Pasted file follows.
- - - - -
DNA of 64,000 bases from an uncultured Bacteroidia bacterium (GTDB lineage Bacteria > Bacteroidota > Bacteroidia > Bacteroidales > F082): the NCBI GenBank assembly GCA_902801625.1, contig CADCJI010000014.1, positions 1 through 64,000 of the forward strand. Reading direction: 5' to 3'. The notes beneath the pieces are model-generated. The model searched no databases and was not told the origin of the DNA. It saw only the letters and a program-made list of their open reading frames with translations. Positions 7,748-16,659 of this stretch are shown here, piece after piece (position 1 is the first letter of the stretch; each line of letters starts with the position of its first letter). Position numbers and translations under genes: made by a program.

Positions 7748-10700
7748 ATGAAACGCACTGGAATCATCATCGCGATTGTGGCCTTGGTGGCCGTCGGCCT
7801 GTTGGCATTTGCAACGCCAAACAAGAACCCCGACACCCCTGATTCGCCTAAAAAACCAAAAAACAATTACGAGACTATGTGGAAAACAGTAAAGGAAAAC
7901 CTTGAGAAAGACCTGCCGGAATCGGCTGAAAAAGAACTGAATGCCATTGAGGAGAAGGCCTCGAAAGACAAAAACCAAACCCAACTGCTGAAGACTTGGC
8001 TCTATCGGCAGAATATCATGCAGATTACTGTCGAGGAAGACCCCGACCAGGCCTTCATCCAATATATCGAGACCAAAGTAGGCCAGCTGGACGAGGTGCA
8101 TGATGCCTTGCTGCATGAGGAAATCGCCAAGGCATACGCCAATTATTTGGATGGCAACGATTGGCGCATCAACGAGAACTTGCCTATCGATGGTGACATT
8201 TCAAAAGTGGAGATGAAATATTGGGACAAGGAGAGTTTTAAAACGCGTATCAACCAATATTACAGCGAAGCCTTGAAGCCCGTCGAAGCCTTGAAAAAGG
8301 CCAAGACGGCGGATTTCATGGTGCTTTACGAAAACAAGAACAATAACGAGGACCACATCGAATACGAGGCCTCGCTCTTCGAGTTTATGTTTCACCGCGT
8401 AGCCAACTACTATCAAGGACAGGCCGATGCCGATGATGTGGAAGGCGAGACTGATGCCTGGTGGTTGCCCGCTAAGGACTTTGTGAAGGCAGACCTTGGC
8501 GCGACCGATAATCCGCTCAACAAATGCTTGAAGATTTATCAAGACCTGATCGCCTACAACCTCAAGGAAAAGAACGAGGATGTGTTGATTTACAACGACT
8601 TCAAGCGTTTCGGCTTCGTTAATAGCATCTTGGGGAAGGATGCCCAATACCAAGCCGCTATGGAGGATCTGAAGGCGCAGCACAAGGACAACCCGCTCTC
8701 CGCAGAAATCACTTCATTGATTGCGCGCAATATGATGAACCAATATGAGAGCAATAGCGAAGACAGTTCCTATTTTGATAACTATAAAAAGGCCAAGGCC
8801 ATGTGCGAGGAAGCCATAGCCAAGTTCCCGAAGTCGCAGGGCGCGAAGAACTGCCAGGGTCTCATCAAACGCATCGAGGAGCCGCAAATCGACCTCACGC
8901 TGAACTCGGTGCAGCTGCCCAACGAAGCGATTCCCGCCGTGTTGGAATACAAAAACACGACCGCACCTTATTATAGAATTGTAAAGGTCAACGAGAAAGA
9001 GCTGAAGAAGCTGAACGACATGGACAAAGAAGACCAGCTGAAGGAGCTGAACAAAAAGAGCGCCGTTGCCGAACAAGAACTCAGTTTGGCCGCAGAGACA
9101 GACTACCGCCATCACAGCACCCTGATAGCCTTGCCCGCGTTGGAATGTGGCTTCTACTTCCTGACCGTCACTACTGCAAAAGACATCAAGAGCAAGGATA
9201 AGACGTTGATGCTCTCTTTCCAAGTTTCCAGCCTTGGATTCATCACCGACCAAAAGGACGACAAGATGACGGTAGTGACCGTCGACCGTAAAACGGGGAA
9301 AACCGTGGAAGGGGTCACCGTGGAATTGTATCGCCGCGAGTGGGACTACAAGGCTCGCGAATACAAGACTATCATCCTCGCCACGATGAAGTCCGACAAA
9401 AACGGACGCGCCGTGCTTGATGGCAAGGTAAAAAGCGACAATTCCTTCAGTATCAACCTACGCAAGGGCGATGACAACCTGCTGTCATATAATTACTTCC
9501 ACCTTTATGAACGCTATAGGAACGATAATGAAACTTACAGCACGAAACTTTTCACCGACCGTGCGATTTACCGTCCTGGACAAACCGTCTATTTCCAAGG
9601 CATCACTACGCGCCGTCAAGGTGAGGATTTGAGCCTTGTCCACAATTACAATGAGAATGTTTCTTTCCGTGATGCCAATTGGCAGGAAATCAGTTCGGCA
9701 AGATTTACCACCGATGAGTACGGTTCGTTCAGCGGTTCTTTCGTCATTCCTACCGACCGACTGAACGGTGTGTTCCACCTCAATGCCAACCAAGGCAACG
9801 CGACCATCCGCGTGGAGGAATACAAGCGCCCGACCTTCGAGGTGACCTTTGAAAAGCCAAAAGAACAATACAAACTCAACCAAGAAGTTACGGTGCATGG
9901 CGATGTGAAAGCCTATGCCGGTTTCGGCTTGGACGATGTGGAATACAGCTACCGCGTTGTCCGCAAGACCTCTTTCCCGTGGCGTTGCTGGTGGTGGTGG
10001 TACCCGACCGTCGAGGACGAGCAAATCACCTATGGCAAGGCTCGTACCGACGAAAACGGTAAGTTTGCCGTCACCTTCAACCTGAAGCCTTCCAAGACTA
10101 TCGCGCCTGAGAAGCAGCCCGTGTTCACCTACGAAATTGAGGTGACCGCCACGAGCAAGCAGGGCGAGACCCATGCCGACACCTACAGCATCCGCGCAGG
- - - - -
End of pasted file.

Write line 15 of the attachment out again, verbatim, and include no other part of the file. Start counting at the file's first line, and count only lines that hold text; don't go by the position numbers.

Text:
8901 TGAACTCGGTGCAGCTGCCCAACGAAGCGATTCCCGCCGTGTTGGAATACAAAAACACGACCGCACCTTATTATAGAATTGTAAAGGTCAACGAGAAAGA